Immigrants from Central America who cross Mexico on their way to the U.S. border are exposed to danger even before they reach it. It is easy to cross into Mexico from Guatemala, but, as reported in National Geographic, “it is at the southern Mexican border where the perils begin—the thugs, the drug runners, the extortionists in official uniforms, the police and migration agents who pack undocumented migrants into detention facilities before forcing them onto buses to be deported.” The Central American migrants in a Mexican city near the Guatemalan border “… because they’re isolated, vulnerable, and likely to be carrying money—attract assailants whose toxic presence alarms everybody in town.” The article adds that migrants who ride freight trains north through Mexico are sometimes accosted at stops by locals who beat and rob them, “sometimes with police watching or joining in.”

When undocumented immigrants make it in the U.S., their desperation to have legal residency and their vulnerability to deportation make them targets of other types of theft.  Some attorneys have reportedly defrauded immigrants.  A director of an immigrant advocacy group stated, “Immigrants are easy prey for unscrupulous attorneys, and they are often unwilling and unable to complain because they are likely to be deported if they do.”  People who are not attorneys similarly take advantage of the undocumented.  The New York Times reported several years ago that over a hundred undocumented immigrants in the New York area were cheated out of almost a million dollars by two men who had set up a church in Queens, New York. The immigrants were told that green cards were available through churches. They were also told to pay a fee in cash ranging from $6000 to $10,000. The immigrants drained their savings and/or borrowed money from others to cover the fees. After months had passed and the green cards did not appear, the immigrants began asking for refunds. After first threatening to report the immigrants to authorities, one of the schemers simply stopped answering calls and closed the church. “Many of the immigrants say they find themselves in deep financial holes at a time when work is scarce. Officials can offer only limited hope: Full restitution for victims is often difficult in cases of financial fraud, especially in immigration-related cases, which almost always involve cash transactions.” (See also here.)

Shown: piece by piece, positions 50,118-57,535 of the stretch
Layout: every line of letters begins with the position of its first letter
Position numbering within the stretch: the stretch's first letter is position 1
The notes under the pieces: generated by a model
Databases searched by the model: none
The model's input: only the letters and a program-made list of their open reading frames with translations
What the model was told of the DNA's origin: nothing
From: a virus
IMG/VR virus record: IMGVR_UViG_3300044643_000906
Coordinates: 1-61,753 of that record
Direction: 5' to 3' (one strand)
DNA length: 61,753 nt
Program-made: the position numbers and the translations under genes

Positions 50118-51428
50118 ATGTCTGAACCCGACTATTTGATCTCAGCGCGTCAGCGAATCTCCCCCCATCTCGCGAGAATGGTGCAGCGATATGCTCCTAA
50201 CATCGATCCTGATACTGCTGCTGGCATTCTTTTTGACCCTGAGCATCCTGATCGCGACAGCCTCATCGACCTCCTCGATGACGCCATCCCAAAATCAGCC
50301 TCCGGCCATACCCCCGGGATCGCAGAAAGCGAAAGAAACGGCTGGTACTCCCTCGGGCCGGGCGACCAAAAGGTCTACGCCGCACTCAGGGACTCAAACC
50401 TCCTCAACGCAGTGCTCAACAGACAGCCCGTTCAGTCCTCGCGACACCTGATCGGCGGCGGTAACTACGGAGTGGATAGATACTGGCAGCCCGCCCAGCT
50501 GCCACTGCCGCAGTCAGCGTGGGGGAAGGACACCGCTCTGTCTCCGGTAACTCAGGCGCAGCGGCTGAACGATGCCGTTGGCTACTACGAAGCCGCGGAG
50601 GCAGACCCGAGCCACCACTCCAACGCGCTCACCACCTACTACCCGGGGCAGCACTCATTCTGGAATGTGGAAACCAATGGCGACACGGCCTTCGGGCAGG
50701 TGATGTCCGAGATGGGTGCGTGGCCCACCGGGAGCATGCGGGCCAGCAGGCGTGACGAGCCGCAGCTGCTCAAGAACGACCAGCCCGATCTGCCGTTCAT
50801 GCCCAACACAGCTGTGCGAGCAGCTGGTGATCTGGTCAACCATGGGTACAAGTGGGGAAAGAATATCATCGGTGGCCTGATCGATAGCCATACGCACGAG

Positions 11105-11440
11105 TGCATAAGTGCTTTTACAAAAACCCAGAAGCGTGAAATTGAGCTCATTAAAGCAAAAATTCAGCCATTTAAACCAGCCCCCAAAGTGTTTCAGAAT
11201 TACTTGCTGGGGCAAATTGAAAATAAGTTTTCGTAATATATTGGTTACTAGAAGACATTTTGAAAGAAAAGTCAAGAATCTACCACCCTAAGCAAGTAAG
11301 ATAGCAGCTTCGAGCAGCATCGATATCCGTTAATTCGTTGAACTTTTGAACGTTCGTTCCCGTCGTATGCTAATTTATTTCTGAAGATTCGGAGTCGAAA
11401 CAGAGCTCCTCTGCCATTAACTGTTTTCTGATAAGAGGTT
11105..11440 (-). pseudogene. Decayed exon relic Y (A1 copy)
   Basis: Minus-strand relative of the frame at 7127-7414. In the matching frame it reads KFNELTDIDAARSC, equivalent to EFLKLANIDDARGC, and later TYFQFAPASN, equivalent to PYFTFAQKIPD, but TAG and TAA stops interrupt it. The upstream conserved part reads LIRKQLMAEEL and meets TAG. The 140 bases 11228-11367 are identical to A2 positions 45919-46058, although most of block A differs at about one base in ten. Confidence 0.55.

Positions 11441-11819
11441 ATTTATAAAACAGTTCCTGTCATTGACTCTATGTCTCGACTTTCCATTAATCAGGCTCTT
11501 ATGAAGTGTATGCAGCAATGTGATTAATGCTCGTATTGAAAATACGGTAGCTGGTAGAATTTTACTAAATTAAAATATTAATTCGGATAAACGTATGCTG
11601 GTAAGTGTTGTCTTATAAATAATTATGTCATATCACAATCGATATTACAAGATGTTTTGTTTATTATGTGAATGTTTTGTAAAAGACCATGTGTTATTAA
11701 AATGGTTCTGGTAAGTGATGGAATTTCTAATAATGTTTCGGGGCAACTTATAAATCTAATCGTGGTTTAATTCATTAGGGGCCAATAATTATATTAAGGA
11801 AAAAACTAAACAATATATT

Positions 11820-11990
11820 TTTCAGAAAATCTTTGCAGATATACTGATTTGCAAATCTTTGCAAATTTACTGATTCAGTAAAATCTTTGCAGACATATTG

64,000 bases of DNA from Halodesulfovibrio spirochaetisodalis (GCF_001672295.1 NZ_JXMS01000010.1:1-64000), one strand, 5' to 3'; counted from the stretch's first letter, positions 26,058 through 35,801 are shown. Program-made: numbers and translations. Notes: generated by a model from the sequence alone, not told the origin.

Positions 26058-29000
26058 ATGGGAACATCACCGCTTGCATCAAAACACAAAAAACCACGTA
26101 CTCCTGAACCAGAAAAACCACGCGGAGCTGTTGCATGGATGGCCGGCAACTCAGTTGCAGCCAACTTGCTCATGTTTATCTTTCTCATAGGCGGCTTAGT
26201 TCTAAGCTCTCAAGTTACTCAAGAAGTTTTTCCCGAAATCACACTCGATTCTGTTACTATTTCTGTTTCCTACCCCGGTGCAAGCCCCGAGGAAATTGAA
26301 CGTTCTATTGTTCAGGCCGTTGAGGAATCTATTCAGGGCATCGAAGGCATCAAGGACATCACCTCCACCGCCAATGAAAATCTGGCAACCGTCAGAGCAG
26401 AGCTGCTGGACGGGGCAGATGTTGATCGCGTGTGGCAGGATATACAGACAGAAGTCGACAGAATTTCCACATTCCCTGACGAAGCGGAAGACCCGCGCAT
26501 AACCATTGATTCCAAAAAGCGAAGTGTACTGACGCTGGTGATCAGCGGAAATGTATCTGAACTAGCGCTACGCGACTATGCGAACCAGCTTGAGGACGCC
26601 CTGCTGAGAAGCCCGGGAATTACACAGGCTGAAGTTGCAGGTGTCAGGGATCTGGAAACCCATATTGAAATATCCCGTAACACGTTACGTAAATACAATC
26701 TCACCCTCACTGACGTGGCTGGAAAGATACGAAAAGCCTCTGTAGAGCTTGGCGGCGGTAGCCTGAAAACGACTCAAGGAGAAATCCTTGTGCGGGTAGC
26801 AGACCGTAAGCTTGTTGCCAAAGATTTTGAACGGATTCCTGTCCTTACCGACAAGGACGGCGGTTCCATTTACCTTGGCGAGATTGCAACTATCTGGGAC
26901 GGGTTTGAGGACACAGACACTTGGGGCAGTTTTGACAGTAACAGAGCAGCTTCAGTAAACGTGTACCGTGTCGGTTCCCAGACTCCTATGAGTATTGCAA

Beyond enabling the fleecing of immigrants, restrictions also make immigrants vulnerable to sexual assault. The National Geographic article on Central Americans crossing Mexico refers to sexual assaults on migrants. In addition, a report by groups that monitor the U.S.-Mexico border states that “smugglers have been regularly accused of coercion, rape, and forced servitude…” (p. 13) The undocumented are also vulnerable to sexual assault when they work. According to an article on the Public Broadcasting Service site, a study of hundreds of low-wage employees working illegally in the U.S. “found that 64 percent of the janitors surveyed had been cheated out of pay or suffered some other labor violation. About one-third said they’d been forced to work against their will, and 17 percent of that group said they’d experienced some kind of physical threat, including sexual violence…” Immigrant agricultural workers are also abused, according to another article on the PBS website: “The combination of financial desperation and tenuous immigration status make agricultural workers vulnerable to workplace violence and less inclined to report crimes.”